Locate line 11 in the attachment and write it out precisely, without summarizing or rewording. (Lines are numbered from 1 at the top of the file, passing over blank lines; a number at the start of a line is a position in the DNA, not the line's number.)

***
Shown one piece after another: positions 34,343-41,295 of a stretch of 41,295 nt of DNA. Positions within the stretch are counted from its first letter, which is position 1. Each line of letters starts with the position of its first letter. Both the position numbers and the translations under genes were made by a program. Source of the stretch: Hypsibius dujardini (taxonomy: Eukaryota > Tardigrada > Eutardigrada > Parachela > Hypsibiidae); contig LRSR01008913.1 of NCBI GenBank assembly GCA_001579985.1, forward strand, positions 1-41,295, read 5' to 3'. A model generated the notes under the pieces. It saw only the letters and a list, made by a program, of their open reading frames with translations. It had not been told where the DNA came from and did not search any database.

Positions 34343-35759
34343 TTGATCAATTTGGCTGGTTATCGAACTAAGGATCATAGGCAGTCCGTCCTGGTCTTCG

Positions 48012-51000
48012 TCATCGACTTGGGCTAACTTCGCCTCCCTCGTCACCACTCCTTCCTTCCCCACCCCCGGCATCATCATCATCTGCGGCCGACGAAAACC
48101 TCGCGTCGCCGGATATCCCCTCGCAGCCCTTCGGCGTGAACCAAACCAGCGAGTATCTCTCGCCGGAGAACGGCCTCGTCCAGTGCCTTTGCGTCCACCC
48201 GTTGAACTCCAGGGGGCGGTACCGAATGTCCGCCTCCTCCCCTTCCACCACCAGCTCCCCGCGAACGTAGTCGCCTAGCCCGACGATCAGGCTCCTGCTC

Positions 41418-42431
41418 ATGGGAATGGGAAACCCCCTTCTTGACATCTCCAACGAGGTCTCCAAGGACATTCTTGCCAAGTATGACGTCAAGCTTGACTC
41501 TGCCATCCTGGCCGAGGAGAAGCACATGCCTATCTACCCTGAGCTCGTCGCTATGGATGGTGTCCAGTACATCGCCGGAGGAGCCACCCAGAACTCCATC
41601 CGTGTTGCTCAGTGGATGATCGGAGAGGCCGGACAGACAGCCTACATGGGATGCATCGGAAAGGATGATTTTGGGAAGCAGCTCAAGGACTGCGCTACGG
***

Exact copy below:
41601 CGTGTTGCTCAGTGGATGATCGGAGAGGCCGGACAGACAGCCTACATGGGATGCATCGGAAAGGATGATTTTGGGAAGCAGCTCAAGGACTGCGCTACGG